Houses in Multiple Occupation
A House in Multiple Occupation (HMO) is a term that applies to any living accommodation occupied by 3 or more unrelated persons as their only or main residence, and who share kitchen and/or bathroom facilities. Living accommodation occupied by students during term-time is always regarded as their main residence.
If you are renting out a house like this (or intend to do so), you must have an HMO Licence. This is a requirement under Part 5 of the Housing (Scotland) Act 2006 as amended.
HMO Licensing falls under Part 5 of the Housing (Scotland) Act 2006 as amended
Apply for an HMO licence
If you require an HMO Licence, please complete the online application form below.
Guidance notes outlining the HMO Application process can be found in the related content box at the bottom of this page.
Your HMO Licence application will be handled by the Council’s HMO Officers who will use the following guidance to determine the standards required at your property before an HMO Licence can be granted: Licensing Houses in Multiple Occupation Guidance Notes for Scottish Local Authorities.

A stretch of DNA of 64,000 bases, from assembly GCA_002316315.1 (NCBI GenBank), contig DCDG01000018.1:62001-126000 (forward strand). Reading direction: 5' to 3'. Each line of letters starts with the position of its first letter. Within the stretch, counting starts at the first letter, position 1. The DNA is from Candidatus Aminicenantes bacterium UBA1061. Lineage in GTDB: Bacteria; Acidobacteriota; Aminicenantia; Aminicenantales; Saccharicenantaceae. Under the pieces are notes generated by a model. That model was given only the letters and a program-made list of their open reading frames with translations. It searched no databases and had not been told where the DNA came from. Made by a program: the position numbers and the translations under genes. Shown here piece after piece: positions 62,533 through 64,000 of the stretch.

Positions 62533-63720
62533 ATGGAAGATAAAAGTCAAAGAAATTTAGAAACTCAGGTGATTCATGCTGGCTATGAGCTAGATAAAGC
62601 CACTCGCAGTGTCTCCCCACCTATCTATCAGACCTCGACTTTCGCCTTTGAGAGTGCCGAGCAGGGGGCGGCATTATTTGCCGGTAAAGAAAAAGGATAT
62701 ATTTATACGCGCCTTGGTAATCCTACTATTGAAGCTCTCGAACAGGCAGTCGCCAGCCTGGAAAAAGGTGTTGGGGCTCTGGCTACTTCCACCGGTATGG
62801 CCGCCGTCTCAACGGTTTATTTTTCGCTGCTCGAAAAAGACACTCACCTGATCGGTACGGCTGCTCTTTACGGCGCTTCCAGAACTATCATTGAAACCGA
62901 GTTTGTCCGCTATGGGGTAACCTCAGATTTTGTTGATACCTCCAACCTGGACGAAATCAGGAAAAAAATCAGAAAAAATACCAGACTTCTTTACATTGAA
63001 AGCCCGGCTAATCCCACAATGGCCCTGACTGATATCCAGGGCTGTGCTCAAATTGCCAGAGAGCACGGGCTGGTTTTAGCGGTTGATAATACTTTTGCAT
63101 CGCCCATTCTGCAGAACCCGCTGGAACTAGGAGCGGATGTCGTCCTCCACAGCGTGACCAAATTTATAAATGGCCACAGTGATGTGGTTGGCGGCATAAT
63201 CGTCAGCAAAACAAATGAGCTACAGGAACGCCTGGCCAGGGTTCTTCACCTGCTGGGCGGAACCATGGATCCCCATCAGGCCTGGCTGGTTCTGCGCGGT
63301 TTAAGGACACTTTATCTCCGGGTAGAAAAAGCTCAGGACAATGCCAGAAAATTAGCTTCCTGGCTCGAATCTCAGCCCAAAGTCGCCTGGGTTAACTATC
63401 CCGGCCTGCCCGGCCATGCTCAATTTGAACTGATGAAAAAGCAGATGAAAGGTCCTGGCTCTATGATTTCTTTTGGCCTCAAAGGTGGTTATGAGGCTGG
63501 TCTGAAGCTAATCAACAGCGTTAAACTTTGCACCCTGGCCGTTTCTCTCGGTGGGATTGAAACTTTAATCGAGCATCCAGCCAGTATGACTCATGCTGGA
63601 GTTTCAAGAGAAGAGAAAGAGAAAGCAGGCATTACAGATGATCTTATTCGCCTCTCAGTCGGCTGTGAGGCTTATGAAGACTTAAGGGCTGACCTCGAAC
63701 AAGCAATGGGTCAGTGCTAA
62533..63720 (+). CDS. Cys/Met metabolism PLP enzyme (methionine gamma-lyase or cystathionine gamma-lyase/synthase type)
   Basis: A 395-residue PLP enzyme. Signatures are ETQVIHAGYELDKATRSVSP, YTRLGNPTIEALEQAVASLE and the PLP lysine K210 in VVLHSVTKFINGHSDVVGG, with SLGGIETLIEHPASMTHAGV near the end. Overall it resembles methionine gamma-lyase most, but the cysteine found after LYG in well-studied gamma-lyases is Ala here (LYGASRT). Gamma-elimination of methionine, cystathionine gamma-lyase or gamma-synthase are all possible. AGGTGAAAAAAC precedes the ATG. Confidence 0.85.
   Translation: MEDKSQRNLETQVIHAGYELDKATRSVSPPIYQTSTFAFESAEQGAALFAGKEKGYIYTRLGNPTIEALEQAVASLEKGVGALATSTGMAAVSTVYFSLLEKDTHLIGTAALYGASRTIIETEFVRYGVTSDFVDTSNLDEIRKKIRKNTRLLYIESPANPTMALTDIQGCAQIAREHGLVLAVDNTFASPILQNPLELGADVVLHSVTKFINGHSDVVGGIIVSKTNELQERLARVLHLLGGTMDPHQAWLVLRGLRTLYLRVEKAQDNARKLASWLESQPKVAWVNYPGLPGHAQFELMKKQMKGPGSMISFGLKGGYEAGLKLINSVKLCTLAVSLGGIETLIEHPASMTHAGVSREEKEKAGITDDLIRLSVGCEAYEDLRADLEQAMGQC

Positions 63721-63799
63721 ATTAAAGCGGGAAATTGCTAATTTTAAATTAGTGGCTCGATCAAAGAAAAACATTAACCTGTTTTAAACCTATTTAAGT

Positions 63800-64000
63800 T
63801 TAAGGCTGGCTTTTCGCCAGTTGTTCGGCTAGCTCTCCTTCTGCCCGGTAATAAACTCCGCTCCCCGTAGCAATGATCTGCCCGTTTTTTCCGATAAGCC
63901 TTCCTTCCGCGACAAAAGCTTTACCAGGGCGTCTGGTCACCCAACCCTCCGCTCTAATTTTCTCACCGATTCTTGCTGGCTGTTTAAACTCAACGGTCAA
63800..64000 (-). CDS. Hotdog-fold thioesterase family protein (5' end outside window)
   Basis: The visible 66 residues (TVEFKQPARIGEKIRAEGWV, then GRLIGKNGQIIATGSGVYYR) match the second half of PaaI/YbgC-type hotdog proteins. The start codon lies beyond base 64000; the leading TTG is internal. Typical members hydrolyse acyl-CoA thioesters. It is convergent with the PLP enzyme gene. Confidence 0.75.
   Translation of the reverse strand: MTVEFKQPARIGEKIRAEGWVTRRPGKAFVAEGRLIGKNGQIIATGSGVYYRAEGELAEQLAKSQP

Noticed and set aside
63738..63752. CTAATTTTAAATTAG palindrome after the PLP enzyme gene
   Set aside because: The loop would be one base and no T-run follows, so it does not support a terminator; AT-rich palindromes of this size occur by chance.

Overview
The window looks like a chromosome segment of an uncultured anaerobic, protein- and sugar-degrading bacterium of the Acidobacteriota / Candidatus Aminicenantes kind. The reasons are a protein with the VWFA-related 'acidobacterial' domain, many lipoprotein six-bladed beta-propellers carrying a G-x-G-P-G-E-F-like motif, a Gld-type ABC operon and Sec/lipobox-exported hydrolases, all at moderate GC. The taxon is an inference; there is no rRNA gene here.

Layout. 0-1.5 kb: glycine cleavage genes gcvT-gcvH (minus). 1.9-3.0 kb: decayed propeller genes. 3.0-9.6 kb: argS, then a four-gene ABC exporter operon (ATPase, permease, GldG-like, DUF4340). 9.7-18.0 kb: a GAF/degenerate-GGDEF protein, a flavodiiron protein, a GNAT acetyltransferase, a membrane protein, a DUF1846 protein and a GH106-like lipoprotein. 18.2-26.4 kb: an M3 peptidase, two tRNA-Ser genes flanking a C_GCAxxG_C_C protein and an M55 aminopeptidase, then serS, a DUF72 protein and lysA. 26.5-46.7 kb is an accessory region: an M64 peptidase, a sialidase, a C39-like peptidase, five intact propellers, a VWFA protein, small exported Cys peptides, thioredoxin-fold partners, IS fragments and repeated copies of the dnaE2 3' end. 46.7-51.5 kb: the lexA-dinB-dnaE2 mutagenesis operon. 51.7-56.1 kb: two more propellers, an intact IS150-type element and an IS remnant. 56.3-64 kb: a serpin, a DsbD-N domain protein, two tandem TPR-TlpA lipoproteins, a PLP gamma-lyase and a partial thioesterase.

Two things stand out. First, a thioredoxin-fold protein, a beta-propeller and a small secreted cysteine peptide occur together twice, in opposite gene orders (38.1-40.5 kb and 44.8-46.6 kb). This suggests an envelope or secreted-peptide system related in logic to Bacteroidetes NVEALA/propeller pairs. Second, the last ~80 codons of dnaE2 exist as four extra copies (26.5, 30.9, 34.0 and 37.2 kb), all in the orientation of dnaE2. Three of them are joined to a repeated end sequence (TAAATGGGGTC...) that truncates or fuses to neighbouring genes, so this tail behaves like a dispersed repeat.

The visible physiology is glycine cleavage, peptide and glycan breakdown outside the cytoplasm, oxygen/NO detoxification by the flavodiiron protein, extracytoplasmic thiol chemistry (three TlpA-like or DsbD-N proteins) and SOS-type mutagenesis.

HMO licence fees
We cannot accept an HMO licence application unless it is accompanied by the relevant fee. You will be required to make a card payment for the relevant fee upon submission of your online application.
Enforcement of fire safety in HMO properties is the sole responsibility of the Scottish Fire & Rescue Service (SFRS) under Part 3 of the Fire (Scotland) Act 2005, as amended. A Fire Safety Risk Assessment for the HMO premises must, by law, be carried out by a competent person. For further information, click on the link or contact the Scottish Fire and Rescue Service.
HMO licence conditions
Every granted HMO licence is subject to 11 standard conditions.
Register of HMO licences and licence applications
The Council is legally required to maintain a public register of HMO licence applications and granated HMO licences.
Note for tenants
If you live in an HMO, ask your landlord if they hold a current HMO licence. If your landlord doesn’t hold a licence, your home may not meet the HMO standards and may be unsafe in terms of gas safety, electrical safety and fire safety. You can check if your landlord holds a current licence by using the link above. Please email the HMO unit if you require any advice about the standard of your accommodation.
Notes for neighbours
Do you live next door to an HMO or are there HMOs in your street? If you are experiencing problems from neighbouring HMOs, contact us for advice. If these problems include anti-social behaviour, you can also contact the Antisocial Behaviour Investigation Team (ASBIT).
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